Copyright Vs. Patent: The Future Of Software Development


The Economist has published a thought-provoking article that poses the thorny question: do patents help or hinder innovation?

Patents grant inventors a twenty year monopoly in which to build and benefit from their idea. This is great news for the inventor, but blocking anyone else from tinkering with this pre-existing technology, is always going to have a negative effect on competition. Healthy competition and innovation often go hand-in-hand, as companies and individuals clamber to come up with the next, exciting interpretation of a product before anyone else. But, if an idea is patented, then it becomes a one-person race. The patent-holder doesn’t have the same motivation to get the best possible version of their product into the market as quickly as possible.

Patents discourage the combining and recombining of inventions to yield new products and processes, and encourage insular development. Patents advocate maintaining a monopoly on intellectual property, rather than co-operating with other companies and inventors, to come up with the best hybrid product possible. Even when it is necessary to negotiate cross-licensing deals with competitors, the time and effort it takes to pour through the portfolio of existing patents, combined with the transaction costs of negotiating the deal, is what the The Economist calls a “tax on innovation.” The cost of navigating the tricky cross-licensing waters, may exceed the potential commercial value of a cross-patent product. The result? A potentially important new product is simply not commercially viable, and never sees the light of day.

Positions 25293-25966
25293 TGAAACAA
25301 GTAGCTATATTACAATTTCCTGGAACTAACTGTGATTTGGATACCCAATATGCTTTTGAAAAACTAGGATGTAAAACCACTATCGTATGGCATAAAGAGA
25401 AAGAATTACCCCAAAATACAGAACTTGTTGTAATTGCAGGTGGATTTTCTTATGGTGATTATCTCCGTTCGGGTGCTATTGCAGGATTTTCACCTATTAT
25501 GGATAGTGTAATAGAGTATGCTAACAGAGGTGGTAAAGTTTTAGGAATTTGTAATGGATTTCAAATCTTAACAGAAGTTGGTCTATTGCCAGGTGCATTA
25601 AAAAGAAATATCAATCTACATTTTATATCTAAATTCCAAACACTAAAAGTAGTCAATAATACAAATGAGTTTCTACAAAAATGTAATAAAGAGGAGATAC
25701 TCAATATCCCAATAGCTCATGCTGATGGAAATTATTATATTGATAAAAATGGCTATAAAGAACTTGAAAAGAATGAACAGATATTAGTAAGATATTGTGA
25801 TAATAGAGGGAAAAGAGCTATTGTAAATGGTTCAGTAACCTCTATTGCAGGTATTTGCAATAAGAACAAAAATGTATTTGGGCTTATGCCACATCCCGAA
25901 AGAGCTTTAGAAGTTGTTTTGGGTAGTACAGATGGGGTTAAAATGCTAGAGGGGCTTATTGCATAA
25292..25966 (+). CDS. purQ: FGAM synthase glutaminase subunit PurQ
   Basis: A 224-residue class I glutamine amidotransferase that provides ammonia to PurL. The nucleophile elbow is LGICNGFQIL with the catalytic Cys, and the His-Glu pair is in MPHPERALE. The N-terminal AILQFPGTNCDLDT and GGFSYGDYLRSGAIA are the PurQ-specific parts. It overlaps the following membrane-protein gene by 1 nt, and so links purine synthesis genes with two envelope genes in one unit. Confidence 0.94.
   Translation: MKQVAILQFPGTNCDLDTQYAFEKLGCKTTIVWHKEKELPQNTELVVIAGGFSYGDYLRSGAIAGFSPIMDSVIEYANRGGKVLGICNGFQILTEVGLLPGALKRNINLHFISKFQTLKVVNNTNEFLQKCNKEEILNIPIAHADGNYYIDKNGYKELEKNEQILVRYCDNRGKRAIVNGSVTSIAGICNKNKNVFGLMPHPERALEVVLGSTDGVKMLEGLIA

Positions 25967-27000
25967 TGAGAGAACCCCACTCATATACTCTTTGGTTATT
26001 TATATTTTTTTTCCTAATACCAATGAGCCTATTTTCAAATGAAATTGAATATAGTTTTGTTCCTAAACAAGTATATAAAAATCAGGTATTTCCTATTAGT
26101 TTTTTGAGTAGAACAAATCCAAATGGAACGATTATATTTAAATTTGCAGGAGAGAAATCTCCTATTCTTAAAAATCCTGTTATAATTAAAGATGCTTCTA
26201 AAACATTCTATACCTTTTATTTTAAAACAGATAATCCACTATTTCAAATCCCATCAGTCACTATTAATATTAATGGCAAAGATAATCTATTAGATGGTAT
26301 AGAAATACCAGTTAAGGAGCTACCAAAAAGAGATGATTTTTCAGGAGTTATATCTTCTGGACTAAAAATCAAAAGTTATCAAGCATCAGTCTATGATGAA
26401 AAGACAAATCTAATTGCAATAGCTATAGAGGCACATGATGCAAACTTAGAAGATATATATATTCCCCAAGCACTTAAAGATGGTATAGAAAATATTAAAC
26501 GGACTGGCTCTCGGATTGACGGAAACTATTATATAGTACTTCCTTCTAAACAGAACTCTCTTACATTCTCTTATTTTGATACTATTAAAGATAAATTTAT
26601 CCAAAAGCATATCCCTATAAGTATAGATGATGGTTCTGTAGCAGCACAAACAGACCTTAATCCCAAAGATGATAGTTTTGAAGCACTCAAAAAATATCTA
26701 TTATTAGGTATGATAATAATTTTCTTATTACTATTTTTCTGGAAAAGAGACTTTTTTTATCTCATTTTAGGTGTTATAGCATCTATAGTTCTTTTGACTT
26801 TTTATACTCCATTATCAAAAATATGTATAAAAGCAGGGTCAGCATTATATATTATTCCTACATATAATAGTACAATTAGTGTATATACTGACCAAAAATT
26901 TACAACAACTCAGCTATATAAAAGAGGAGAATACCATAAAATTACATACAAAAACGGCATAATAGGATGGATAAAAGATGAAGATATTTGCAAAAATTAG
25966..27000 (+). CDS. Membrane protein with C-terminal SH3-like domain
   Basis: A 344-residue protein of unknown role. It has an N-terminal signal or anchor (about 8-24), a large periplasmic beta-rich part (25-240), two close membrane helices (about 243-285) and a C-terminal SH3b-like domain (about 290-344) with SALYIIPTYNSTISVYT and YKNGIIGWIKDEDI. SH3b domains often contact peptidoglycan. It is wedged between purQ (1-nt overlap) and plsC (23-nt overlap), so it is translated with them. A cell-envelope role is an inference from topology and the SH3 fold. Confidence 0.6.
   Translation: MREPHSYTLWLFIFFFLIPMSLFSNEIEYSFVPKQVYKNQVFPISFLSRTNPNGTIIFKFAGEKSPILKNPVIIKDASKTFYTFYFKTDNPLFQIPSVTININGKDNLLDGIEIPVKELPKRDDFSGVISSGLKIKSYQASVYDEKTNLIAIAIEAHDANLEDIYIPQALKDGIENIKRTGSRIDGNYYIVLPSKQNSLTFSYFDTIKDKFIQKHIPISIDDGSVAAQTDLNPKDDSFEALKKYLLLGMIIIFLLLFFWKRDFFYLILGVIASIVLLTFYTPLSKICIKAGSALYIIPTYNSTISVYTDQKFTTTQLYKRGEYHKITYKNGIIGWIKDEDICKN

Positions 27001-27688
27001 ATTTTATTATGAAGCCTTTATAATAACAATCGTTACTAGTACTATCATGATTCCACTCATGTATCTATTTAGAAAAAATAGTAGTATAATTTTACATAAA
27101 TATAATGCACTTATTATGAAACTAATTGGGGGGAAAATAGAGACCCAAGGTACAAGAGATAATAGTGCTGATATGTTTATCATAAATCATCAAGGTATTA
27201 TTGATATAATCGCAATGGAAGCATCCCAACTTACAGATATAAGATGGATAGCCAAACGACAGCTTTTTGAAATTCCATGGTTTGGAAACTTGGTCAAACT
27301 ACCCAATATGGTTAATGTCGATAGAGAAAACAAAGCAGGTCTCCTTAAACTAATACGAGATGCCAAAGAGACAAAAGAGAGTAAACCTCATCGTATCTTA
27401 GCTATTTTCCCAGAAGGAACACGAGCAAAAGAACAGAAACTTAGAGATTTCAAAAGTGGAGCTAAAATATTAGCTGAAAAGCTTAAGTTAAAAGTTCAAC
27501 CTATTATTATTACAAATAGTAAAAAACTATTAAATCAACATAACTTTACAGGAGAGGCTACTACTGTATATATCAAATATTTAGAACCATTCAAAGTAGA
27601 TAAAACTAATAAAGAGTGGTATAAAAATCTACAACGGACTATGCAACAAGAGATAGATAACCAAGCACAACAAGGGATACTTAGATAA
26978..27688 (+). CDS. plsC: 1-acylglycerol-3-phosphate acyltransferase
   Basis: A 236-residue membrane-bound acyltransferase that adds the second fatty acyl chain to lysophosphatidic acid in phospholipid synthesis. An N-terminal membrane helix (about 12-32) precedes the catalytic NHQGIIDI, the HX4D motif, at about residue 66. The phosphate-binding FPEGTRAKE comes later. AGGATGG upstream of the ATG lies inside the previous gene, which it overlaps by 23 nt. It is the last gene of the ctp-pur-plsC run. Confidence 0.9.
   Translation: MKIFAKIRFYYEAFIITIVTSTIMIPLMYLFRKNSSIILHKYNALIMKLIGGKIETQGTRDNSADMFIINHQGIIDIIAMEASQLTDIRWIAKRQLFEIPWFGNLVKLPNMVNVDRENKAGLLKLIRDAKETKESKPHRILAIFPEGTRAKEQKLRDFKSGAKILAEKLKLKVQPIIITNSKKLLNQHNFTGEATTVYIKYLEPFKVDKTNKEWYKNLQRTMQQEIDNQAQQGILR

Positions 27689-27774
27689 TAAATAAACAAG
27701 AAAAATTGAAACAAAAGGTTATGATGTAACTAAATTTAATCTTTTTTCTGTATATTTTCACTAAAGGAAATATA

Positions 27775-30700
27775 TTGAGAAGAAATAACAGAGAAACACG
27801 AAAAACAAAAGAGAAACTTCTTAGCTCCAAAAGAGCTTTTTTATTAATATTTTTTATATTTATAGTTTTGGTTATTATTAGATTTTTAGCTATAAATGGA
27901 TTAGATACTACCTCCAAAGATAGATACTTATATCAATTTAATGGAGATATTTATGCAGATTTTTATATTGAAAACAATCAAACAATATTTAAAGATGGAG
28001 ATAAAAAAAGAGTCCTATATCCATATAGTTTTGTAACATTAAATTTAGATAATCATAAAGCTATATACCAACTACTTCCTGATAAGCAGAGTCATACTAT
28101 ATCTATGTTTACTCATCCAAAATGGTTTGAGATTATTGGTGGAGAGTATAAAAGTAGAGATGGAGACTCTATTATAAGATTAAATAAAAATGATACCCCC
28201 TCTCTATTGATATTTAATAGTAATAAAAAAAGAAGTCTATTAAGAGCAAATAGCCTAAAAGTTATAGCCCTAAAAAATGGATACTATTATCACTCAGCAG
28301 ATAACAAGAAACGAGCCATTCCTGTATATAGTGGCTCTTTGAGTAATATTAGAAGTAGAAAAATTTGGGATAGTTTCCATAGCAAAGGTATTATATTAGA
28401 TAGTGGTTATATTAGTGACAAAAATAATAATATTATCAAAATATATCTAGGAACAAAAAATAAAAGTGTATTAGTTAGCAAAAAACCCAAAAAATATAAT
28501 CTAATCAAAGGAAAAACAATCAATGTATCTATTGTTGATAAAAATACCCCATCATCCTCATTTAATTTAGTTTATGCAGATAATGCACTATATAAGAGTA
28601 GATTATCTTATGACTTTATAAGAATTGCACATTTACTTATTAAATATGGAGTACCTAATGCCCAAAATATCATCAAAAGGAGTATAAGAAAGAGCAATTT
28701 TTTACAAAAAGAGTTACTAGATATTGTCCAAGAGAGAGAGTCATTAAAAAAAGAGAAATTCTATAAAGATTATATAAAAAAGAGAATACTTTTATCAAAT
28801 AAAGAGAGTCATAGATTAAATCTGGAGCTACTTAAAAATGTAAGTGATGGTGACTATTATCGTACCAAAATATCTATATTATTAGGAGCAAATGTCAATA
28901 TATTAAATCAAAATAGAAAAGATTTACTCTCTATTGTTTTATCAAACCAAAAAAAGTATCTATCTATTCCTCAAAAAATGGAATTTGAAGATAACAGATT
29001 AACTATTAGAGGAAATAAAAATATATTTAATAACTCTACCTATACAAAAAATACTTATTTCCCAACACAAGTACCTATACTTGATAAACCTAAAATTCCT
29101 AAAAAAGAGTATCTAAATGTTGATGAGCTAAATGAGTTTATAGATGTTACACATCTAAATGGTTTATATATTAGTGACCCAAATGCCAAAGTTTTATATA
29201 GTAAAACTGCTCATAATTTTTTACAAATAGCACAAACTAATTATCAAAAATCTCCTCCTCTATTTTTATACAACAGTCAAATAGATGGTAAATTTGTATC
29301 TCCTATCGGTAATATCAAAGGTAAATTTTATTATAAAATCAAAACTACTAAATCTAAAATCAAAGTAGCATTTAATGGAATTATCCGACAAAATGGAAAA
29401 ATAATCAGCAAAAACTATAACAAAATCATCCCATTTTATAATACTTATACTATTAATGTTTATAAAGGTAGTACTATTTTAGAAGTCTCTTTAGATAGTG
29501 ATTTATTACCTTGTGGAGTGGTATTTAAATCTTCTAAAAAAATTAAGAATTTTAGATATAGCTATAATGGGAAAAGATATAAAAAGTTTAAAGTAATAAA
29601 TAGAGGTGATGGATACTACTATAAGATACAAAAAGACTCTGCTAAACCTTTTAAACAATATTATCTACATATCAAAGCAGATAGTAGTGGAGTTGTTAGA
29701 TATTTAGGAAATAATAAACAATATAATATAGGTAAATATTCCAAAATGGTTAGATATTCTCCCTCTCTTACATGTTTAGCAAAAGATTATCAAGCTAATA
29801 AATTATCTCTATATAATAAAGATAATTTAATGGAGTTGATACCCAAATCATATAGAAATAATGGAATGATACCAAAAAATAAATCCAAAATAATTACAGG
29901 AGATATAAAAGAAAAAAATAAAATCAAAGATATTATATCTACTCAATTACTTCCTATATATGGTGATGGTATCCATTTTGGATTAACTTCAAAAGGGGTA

The popularity of patents has inevitably resulted in an increase in litigation. A commercially successful idea is bound to attract waves of imitators: which means plenty of ongoing court fees. It’s difficult to argue that maintaining patents increases overall costs and, with only so much money to go around, that is bound to have an adverse affect on the creation of new products. “In a majority of cases, the cost of litigation will far exceed any revenue the inventor may subsequently earn from royalties or licensing,” claims The Economist, which makes you wonder whether it’s even worth having a commercially viable idea to begin with!

But, plans are currently underway to shake up the patent system within the sphere of software development. America’s Supreme Court is on the verge of issuing a ruling which, apparently, will make it more difficult to get a patent for a business process. And, since a business process is usually just a method for solving problems using a finite sequence of instructions, it is fair to say that ‘business process’ equates to ‘computer algorithm.’ This ruling could potentially bar all sorts of ongoing software patents. The Economist claims such a ruling could cause an important shift in the attitudes of software developers. Instead of seeing their ideas as patentable, they will see the expressions of their ideas as copyrightable.

The Economist’s argument that copyright is the future of a software industry bogged down in patents, fails to factor in a few things. Firstly, copyright can stretch until one hundred years after the author’s death, whereas a patent lasts for around twenty years. Surely, the longer monopoly granted by copyright, should be taken into account in any discussion about legal rights damaging innovation. In some instances, a long copyright on an “expressions of ideas,” might have more negative impact on the market, than a shorter patent on the idea itself. Also, some computer algorithms take vast amounts of time and effort to design, and it is perhaps not unreasonable that an organisation would want to protect this investment.

“Copyright protection is far too narrow in scope to provide any commercially significant protection against acts other than straight piracy,” commented one visitor to the article. And, while a ‘loosening’ of the intellectual property laws could accelerate development, with organisations and individuals all tinkering with one another’s designs and coming up with the best possible product; innovation and invention still have to be worthwhile, in the commercial sense. All that work isn’t worthwhile if someone else can use it. It’s a balancing act and neither copyright nor patents on their own, can get the balance absolutely spot on.

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